Joanne Evangelist stands by her table in St. James filled with food, cleaning supplies and more. Photo by Rita J. Egan

Tischler saw the Smithtown Freecycle post and reached out to Evangelist to see if she would be interested in setting up a Sharing Table. The St. James woman thought it was a good idea when she heard it. While Evangelist regularly has food, toiletries, cleaning products and baby products on the table, from time to time there will be clothing, toys and other random items. Recently, she held a coat drive and the outwear was donated to Lighthouse Mission in Bellport, which helps those with food insecurities and the homeless.

She said she keeps the table outside on her front lawn all day long, even at night, unless it’s going to rain, or the temperatures dip too low. People can pick up items at any time, and she said no one is questioned.

Evangelist said she also keeps a box out for donations so she can organize them on the table later on in the day, and the response from local residents wanting to drop off items has been touching.

She said helping out others is something she always liked to do. 

“I was a candy striper in the hospital when I was younger,” she said. “I just always loved volunteering, and I’m a stay-at-home mom, so, honestly anything I could do … especially with the pandemic.”

Evangelist said she understands what people go through during tough financial times.

“I’ve used a pantry before, so I know the feeling,” she said. “I know the embarrassment of it.”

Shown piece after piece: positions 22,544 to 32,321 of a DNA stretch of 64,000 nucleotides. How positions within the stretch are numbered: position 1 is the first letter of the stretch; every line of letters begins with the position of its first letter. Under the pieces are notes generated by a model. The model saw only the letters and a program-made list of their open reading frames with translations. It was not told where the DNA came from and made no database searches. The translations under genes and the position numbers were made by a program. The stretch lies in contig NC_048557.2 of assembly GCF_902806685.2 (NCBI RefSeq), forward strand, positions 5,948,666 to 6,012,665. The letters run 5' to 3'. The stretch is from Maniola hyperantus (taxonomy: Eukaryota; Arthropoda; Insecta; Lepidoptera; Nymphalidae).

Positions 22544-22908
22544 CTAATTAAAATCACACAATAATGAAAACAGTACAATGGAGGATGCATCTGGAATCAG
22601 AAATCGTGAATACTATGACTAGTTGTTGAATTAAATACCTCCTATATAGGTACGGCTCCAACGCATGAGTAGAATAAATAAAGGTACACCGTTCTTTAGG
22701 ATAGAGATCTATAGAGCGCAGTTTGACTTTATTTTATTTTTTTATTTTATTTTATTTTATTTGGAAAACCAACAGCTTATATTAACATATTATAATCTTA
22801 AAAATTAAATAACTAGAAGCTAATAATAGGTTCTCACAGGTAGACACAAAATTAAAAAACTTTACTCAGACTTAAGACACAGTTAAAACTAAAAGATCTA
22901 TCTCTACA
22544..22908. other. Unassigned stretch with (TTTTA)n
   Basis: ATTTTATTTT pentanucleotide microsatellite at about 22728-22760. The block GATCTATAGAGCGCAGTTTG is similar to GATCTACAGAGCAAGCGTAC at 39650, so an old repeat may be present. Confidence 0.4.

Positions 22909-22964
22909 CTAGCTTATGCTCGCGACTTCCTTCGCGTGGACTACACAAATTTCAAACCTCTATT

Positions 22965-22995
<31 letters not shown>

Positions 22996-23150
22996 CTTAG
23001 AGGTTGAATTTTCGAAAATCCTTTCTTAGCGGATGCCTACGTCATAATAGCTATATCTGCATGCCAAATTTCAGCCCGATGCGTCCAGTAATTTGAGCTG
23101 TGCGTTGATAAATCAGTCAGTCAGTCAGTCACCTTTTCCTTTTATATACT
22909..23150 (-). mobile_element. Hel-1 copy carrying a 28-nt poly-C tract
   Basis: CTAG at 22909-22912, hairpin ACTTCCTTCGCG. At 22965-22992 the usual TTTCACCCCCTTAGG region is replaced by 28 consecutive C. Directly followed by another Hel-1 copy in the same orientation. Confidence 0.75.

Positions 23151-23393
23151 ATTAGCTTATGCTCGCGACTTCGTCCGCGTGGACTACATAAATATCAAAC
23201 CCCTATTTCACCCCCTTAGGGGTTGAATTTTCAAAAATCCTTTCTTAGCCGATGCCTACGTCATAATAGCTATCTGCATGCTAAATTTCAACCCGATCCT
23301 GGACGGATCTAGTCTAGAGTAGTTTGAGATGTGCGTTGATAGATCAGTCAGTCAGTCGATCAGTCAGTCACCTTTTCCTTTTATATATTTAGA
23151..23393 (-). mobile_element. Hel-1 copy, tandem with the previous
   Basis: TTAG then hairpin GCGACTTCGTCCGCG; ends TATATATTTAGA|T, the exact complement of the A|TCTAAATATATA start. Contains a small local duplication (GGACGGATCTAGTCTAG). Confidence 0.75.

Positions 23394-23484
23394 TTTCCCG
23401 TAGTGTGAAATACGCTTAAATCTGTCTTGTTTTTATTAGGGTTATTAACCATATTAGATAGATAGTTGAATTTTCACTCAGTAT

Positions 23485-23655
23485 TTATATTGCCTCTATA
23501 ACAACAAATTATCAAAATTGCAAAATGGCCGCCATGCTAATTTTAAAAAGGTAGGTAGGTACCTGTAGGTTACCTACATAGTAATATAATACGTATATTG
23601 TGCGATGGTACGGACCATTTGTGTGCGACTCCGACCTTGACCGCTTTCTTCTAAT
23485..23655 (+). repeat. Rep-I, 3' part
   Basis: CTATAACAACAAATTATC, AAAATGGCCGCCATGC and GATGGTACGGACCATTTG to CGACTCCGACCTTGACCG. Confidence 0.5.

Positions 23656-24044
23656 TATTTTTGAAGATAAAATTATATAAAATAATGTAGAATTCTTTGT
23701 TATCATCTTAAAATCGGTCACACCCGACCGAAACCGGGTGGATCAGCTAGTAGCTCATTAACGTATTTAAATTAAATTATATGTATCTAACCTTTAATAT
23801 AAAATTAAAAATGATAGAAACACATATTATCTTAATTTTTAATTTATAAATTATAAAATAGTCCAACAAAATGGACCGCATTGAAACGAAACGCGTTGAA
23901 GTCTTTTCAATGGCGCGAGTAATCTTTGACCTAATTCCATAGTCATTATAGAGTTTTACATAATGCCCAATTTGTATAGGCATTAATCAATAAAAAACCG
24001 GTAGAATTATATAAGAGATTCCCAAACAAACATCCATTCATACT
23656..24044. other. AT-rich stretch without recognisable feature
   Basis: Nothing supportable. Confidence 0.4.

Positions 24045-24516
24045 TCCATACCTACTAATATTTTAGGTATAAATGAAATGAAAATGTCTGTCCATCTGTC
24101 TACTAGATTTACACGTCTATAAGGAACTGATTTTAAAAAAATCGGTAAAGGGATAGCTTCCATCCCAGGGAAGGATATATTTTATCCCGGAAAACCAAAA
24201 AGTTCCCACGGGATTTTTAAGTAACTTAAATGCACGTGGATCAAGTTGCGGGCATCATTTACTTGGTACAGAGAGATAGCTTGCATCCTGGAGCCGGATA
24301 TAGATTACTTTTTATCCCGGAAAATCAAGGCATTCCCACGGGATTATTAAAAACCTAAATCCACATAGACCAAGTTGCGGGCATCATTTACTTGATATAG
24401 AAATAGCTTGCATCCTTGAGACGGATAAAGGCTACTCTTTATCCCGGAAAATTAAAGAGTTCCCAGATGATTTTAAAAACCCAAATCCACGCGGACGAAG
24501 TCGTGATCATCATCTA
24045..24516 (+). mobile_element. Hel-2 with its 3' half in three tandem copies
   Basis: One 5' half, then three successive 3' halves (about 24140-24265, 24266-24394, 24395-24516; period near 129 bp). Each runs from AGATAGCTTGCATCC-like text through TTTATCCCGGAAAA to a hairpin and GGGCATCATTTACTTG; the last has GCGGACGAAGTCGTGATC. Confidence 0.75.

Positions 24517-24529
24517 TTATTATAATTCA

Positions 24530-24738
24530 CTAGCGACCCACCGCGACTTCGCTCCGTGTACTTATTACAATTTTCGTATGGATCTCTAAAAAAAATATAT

Northport

Lisa Conway, of Northport, and two of her five children, Aidan, 16, and Kate, 14, set up a Sharing Table after their garage was burglarized on New Year’s Eve.

Conway said her children, who attend St. Anthony’s High School in South Huntington, were looking for a community outreach project. She had seen a post about the Sharing Tables on Facebook and was considering starting one, but she was debating how involved it would be.

Then the Conway’s garage was burglarized where thousands of dollars of tools were stolen, an electric skateboard, dirt bike and more including a generator that was taken from the basement. The wife and mother said the family felt fortunate that the robbers didn’t enter the main part of the house.

Conway said after the experience she realized that some people need to steal to get what they need and decided the Sharing Table would be a good idea.

“They can come take what they need without having to steal from anyone,” she said.

Her children have been helping to organize the items they receive, and every day Aidan will set everything up before school and clean up at night. He said it’s no big deal as it takes just a few minutes each day.

Aidan said there have been more givers than takers.